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Studies of running mechanics often use a standardized lab shoe, ostensibly to reduce variance between subjects; however, this may induce unnatural running mechanics. The purpose of this study was to compare the step rate, vertical average loading rate, and ground contact time when running in standardized lab shoes versus participants’ normal running shoes. Ground reaction forces were measured while the participants ran overground in both shoe conditions at a self-selected speed. The Student’s t-test revealed that the vertical average loading rate magnitude was smaller in lab shoes versus normal shoes (42.09 [11.08] vs 47.35 [10.81] body weight/s, P = .013), while the step rate (170.92 [9.43] vs 168.98 [9.63] steps/min, P = .053) and ground contact time were similar (253  vs 251  ms, P = .5227) and the variance of all outcomes was similar in lab shoes versus normal shoes. Our results indicate that using standardized lab shoes during testing may underestimate the loads runners actually experience during their typical mileage.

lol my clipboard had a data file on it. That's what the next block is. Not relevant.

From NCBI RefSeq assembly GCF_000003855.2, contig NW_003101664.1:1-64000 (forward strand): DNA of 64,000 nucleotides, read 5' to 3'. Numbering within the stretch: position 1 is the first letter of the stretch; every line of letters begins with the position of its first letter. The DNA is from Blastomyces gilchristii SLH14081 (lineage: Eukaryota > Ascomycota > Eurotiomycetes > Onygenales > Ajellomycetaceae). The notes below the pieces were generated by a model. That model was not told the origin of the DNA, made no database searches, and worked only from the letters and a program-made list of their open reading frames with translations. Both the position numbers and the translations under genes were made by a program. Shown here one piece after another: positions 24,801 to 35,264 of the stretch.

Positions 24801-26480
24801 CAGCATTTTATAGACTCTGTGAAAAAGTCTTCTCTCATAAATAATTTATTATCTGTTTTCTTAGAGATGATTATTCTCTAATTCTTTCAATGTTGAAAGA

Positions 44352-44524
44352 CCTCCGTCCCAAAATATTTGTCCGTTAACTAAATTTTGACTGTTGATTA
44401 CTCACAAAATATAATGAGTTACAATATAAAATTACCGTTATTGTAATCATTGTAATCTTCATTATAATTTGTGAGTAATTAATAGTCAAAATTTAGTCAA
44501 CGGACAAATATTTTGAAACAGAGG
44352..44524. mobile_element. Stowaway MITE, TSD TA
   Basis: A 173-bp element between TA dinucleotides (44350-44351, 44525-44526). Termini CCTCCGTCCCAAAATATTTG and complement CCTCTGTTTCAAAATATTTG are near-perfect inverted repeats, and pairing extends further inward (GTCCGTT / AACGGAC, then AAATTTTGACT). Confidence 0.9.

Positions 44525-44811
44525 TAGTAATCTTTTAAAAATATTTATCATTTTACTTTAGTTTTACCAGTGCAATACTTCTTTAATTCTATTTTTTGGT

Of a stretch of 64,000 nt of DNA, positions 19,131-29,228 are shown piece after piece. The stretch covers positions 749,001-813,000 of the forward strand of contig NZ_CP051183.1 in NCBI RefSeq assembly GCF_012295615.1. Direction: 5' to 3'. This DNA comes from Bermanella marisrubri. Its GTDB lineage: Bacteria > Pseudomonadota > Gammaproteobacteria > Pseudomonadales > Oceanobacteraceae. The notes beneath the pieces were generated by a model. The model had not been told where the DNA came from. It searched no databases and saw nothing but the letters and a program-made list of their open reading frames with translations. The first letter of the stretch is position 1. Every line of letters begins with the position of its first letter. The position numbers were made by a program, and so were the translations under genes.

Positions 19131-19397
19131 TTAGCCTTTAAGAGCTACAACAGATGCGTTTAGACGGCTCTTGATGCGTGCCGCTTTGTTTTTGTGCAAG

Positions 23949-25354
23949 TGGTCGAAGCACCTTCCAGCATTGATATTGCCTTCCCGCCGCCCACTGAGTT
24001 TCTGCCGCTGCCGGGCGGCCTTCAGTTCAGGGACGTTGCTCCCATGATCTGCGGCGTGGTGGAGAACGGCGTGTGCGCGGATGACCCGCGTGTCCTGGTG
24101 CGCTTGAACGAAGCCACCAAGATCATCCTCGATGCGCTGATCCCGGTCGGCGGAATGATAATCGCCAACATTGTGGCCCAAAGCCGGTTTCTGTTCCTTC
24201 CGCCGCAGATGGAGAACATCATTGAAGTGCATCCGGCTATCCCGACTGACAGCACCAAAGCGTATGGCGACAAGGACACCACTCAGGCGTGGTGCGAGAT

Hunter, Smith, Sciarratta, Shim, and Miller are with the Department of Kinesiology, University of Maryland, College Park, MD, USA. Suydam is with Algovation, LLC, Chicago, IL, USA. Shim and Miller are also with the Neuroscience & Cognitive Science Program, University of Maryland, College Park, MD, USA. Shim is also with the Department of Mechanical Engineering, Kyung Hee University, Seoul, South Korea.